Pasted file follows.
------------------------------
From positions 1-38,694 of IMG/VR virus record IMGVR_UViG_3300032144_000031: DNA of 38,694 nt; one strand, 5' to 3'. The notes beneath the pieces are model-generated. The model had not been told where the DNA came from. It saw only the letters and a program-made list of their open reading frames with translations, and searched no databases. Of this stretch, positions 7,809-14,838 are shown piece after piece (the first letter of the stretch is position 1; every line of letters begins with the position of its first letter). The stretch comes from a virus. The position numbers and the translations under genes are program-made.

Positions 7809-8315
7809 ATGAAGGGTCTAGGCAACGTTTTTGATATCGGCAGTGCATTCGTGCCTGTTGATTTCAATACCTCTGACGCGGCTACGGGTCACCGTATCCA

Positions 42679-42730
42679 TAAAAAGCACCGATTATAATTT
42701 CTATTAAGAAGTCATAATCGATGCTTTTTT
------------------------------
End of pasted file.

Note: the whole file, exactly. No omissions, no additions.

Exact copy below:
From positions 1-38,694 of IMG/VR virus record IMGVR_UViG_3300032144_000031: DNA of 38,694 nt; one strand, 5' to 3'. The notes beneath the pieces are model-generated. The model had not been told where the DNA came from. It saw only the letters and a program-made list of their open reading frames with translations, and searched no databases. Of this stretch, positions 7,809-14,838 are shown piece after piece (the first letter of the stretch is position 1; every line of letters begins with the position of its first letter). The stretch comes from a virus. The position numbers and the translations under genes are program-made.

Positions 7809-8315
7809 ATGAAGGGTCTAGGCAACGTTTTTGATATCGGCAGTGCATTCGTGCCTGTTGATTTCAATACCTCTGACGCGGCTACGGGTCACCGTATCCA

Positions 42679-42730
42679 TAAAAAGCACCGATTATAATTT
42701 CTATTAAGAAGTCATAATCGATGCTTTTTT